The series Man on the Edge may have started as literal expression and mapping of where water meets the shore; beautifully actualized by Diedrich’s process, in which he pours liquid “water/color”, using tape, frisket, even the seams of the panels, one against the other to create edges, and where exquisitely intimate passages and transitions  pool and recede at the edges after they unfurl, sometimes wash away and reveal themselves and the passage of time and topography in transparent veils of color sensation and gesture. But I think in the end this process, this exploration has led Diedrich to a deeper, richer sense of place, beyond the abstract quotation of landscape, or the quotation of an abstract theoretical painting practice, but to  a place where each artist weighs what they will risk losing  in order to learn more about themselves and  thereby revealing  a sense of place, personal and collective that we may enter and join in.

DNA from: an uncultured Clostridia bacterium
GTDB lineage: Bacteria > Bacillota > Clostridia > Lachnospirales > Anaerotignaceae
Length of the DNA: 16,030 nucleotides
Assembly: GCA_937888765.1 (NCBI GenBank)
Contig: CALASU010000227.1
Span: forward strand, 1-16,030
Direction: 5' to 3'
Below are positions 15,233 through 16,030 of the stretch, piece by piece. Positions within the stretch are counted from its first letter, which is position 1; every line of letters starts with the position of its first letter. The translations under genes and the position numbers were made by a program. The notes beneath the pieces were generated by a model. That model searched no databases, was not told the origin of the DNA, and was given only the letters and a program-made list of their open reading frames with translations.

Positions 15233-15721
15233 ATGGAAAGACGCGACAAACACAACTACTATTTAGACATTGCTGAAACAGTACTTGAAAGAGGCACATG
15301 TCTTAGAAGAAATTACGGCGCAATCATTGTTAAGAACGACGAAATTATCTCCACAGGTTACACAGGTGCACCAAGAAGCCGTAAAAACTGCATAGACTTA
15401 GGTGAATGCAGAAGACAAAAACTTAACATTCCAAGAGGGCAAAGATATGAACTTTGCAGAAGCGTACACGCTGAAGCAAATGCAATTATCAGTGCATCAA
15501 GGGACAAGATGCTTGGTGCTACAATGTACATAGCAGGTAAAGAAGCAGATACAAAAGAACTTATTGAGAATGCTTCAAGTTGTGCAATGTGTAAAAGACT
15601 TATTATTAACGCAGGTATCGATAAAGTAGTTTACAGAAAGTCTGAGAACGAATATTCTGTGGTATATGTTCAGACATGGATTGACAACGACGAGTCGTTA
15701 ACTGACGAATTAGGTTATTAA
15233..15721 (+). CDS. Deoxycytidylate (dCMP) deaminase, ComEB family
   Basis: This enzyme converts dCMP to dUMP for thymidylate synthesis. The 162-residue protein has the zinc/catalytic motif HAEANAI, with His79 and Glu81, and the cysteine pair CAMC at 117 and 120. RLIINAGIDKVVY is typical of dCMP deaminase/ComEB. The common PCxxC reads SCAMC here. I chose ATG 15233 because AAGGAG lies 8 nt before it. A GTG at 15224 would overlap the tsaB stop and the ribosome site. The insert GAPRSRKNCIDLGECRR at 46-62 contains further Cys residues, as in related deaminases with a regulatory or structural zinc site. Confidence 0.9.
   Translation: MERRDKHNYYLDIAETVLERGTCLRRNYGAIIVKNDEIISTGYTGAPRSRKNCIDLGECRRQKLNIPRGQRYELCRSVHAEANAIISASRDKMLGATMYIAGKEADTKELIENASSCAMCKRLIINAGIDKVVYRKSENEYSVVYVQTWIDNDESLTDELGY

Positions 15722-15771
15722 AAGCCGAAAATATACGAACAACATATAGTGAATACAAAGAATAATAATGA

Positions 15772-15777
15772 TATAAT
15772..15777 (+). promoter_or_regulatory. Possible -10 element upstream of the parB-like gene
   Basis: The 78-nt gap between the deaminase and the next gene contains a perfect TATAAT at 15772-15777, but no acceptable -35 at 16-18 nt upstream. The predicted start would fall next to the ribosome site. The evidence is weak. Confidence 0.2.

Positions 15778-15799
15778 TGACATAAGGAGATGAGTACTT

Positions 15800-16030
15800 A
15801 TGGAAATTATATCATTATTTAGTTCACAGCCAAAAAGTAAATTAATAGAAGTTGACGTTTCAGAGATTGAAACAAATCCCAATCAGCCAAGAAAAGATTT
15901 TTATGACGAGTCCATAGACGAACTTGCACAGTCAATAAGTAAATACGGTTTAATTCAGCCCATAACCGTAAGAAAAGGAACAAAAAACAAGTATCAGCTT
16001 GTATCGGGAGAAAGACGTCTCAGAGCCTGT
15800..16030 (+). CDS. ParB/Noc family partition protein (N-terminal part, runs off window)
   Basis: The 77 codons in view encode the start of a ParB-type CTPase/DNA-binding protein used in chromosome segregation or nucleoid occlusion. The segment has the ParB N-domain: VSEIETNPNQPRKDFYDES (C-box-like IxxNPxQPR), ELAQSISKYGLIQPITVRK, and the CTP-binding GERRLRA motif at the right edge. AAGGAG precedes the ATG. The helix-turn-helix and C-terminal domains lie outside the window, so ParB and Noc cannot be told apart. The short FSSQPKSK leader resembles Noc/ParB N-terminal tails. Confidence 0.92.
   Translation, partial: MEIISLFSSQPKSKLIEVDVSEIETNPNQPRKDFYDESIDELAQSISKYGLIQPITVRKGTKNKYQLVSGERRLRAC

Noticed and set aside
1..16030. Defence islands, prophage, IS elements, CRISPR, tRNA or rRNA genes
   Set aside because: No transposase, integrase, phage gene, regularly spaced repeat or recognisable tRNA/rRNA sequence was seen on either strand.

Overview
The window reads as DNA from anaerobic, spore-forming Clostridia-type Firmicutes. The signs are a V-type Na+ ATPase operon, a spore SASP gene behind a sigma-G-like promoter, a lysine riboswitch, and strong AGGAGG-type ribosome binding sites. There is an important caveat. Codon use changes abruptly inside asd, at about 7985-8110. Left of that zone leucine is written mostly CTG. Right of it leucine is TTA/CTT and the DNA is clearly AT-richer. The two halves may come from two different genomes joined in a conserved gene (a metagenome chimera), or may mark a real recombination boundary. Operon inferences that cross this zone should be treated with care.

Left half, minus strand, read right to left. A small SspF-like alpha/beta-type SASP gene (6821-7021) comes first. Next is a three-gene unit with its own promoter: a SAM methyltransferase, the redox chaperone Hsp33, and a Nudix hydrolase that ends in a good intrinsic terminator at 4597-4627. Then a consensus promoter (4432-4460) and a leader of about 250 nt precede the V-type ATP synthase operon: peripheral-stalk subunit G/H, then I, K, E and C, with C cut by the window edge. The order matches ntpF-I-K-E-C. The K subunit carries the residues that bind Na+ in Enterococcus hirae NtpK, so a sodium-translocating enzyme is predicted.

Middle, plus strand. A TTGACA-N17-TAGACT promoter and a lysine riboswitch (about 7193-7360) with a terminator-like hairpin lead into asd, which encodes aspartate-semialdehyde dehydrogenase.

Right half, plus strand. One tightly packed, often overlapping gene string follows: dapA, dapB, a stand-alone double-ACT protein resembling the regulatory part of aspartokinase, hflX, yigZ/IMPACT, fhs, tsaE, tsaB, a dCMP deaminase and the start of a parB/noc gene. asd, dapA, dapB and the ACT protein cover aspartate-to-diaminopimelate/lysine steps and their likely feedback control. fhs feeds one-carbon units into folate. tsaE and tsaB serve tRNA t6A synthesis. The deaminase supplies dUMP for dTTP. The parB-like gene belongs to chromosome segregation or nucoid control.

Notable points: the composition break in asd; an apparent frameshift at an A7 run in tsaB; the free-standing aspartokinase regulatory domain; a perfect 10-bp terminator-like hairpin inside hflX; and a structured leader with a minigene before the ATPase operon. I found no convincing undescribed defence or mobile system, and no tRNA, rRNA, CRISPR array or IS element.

- Michael David  2013